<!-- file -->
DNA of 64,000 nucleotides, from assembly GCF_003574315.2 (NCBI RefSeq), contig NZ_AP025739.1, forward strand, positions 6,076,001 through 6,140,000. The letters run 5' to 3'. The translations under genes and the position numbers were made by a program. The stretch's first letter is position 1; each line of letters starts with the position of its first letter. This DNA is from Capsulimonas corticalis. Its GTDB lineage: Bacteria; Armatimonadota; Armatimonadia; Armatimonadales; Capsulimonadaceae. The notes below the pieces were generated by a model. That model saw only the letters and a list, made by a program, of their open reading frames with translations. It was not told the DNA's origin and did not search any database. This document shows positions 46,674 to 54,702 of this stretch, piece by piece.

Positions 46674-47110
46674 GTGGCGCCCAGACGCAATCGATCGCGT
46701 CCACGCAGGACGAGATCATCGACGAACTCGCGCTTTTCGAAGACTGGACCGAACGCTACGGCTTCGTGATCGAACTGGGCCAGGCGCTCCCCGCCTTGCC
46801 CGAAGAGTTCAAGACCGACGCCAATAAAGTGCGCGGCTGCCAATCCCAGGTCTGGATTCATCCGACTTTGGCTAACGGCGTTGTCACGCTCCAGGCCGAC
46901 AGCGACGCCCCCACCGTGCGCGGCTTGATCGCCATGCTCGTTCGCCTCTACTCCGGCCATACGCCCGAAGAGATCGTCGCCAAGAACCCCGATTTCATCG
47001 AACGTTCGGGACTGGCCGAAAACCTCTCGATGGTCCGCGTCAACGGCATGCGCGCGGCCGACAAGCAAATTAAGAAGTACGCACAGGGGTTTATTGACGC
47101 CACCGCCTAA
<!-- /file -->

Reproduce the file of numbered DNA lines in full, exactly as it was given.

DNA of 64,000 nucleotides, from assembly GCF_003574315.2 (NCBI RefSeq), contig NZ_AP025739.1, forward strand, positions 6,076,001 through 6,140,000. The letters run 5' to 3'. The translations under genes and the position numbers were made by a program. The stretch's first letter is position 1; each line of letters starts with the position of its first letter. This DNA is from Capsulimonas corticalis. Its GTDB lineage: Bacteria; Armatimonadota; Armatimonadia; Armatimonadales; Capsulimonadaceae. The notes below the pieces were generated by a model. That model saw only the letters and a list, made by a program, of their open reading frames with translations. It was not told the DNA's origin and did not search any database. This document shows positions 46,674 to 54,702 of this stretch, piece by piece.

Positions 46674-47110
46674 GTGGCGCCCAGACGCAATCGATCGCGT
46701 CCACGCAGGACGAGATCATCGACGAACTCGCGCTTTTCGAAGACTGGACCGAACGCTACGGCTTCGTGATCGAACTGGGCCAGGCGCTCCCCGCCTTGCC
46801 CGAAGAGTTCAAGACCGACGCCAATAAAGTGCGCGGCTGCCAATCCCAGGTCTGGATTCATCCGACTTTGGCTAACGGCGTTGTCACGCTCCAGGCCGAC
46901 AGCGACGCCCCCACCGTGCGCGGCTTGATCGCCATGCTCGTTCGCCTCTACTCCGGCCATACGCCCGAAGAGATCGTCGCCAAGAACCCCGATTTCATCG
47001 AACGTTCGGGACTGGCCGAAAACCTCTCGATGGTCCGCGTCAACGGCATGCGCGCGGCCGACAAGCAAATTAAGAAGTACGCACAGGGGTTTATTGACGC
47101 CACCGCCTAA